Nature is the international weekly journal of science: a magazine style journal that publishes full-length research papers in all disciplines of science, as well as News and Views, reviews, news, features, commentaries, web focuses and more, covering all branches of science and how science impacts upon all aspects of society and life.
Some glaciers in central Asia could be weathering climate change better than those in neighbouring mountain ranges because of different seasonal weather patterns.Geoscientists have puzzled over why the glaciers of the Karakoram region (pictured) have not receded as much as others nearby. A team
Large-scale investments in wind, solar and hydropower could double the electricity generated globally from these sources by 2050 — with only modest environmental costs.Thomas Gibon of the Norwegian University of Science and Technology in Trondheim and his colleagues compared the environmental impacts of low-carbon
Zebra finches seem to actively camouflage their nests when building them.Many birds' nests appear camouflaged, but this could be a serendipitous result of their use of local materials. Ida Bailey at the University of St Andrews, UK, and her team let 20 male zebra
A coating for medical implants such as artificial heart valves could prevent blood-clot formation — a common problem in which blood cells and proteins stick to the surfaces of such devices.To make the surfaces less sticky, Donald Ingber of Harvard University in Boston, Massachusetts,
The molecule that has been implicated in Alzheimer's disease causes many hallmarks of the disorder in monkey brains, suggesting the potential for a primate model of the disease.Amyloid-β forms plaques in the brains of people with Alzheimer's. Fernanda De Felice at the Federal University
Gene therapy has cured children who have severe combined immunodeficiency (SCID), without so far causing cancer as previous treatment forms did.David Williams at Boston Children's Hospital in Massachusetts, Alain Fischer of the Necker Hospital for Sick Children in Paris and their co-workers made a
The number of large cities prone to insufficient water supplies could increase over the next 25 years — even without accounting for climate change.Julie Padowski and Steven Gorelick at Stanford University in California used projected urban population growth and increasing agricultural demands to assess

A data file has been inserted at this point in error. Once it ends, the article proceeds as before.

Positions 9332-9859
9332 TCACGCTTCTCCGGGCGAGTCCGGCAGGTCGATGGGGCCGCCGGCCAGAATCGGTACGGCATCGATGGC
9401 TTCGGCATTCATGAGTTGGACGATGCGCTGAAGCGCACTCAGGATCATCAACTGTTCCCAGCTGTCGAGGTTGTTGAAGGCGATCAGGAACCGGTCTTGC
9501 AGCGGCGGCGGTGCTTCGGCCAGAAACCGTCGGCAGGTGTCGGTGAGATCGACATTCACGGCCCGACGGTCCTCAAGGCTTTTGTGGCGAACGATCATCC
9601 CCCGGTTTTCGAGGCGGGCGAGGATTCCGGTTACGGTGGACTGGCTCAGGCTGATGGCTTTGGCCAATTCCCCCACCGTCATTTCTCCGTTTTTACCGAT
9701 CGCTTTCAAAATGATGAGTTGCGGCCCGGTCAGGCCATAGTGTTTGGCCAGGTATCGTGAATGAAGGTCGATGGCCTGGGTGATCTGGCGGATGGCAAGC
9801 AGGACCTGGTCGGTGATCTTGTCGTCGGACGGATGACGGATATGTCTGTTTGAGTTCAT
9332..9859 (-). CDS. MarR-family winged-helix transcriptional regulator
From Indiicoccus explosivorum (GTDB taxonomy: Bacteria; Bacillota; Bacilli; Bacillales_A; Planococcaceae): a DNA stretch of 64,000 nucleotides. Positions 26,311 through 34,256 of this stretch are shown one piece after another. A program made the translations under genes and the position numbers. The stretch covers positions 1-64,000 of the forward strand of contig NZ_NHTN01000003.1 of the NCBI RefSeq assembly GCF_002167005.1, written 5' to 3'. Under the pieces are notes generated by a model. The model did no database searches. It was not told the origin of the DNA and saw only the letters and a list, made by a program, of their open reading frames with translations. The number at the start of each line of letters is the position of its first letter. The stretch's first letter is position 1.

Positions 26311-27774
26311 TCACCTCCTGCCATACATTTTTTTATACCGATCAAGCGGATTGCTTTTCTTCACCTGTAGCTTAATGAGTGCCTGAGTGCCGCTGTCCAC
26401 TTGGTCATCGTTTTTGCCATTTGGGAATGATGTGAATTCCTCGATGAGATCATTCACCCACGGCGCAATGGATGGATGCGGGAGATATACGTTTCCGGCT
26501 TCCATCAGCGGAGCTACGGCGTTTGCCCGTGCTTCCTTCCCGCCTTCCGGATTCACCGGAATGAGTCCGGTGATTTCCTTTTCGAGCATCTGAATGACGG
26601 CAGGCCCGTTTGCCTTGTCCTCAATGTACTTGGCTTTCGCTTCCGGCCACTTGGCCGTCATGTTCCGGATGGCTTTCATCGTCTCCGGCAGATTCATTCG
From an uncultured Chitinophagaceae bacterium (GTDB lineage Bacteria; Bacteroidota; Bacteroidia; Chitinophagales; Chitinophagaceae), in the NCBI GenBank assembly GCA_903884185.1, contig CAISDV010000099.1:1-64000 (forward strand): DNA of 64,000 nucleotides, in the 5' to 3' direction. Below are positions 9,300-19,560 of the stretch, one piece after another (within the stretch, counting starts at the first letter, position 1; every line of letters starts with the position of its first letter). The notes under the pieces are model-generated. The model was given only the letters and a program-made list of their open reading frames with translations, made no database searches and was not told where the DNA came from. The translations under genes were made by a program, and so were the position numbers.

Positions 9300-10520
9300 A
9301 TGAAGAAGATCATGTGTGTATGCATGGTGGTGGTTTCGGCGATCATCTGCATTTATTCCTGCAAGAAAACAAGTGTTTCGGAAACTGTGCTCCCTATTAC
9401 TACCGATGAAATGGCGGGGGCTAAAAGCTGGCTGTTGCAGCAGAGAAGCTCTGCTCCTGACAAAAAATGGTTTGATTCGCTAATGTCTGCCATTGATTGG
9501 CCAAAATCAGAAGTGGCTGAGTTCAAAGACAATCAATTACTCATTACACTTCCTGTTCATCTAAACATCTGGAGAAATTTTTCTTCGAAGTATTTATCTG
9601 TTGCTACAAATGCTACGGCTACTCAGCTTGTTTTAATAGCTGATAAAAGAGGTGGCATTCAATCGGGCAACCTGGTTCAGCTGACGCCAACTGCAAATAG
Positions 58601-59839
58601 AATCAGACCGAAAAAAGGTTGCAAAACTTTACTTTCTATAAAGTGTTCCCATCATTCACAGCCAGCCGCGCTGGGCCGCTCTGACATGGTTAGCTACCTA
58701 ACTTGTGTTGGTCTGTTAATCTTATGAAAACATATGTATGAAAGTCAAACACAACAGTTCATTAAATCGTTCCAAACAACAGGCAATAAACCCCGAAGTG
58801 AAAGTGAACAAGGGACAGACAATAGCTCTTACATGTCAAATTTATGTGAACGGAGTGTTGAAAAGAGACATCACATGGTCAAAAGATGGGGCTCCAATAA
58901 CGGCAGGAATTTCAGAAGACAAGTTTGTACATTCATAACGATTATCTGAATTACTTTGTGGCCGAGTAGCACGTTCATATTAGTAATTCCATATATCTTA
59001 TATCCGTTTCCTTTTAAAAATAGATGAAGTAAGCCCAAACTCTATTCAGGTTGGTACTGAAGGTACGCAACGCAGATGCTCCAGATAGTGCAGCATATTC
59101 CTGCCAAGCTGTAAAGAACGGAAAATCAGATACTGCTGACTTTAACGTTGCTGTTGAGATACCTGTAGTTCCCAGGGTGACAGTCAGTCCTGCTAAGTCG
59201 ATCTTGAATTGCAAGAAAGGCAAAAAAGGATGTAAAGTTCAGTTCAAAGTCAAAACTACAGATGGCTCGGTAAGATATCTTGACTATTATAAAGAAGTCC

Sticky molecules found in aquatic ecosystems could help to transmit land-based pathogens to marine animals.Karen Shapiro at the University of California, Davis, and her colleagues added varying levels of a gelatinous compound, alginic acid, to seawater samples containing the parasite Toxoplasma gondii, which
Two groups have developed technologies for artificial arms that give people finer control over the limb than over conventional prostheses.Daniel Tan at the Louis Stokes Veterans Affairs Medical Center in Cleveland, Ohio, and his colleagues implanted electrodes in the arm muscles of two people,
As this year's Nobel laureates were inundated with congratulations online, the few researchers who correctly guessed the winners also earned themselves a little kudos. For example, Kate Jeffery, a neuroscientist at University College London, correctly foretold on Twitter that her colleague John O'Keefe would win
Floods in Pakistan this year alone have killed hundreds of people, left millions homeless and destroyed crops over tens of thousands of hectares. In its Global Climate Risk Index 2014, the think tank Germanwatch ranked Pakistan third in its list of countries most affected
Electronic publishing circumvents environmental issues caused by paper use and the shipment of heavy journals. But more thrift is needed to reduce the energy consumed by Internet servers, which already accounts for 2% of global energy production (see, for instance, go.nature.com/dmqn9a).Large video and
Ecotourism boats could indeed be harming dolphins and whales, for example by interrupting their foraging behaviour (see Nature512, 358;10.1038/512358a2014). But many whale-watchers do right by the animals and follow good practice. The major threats to cetaceans are still hunting,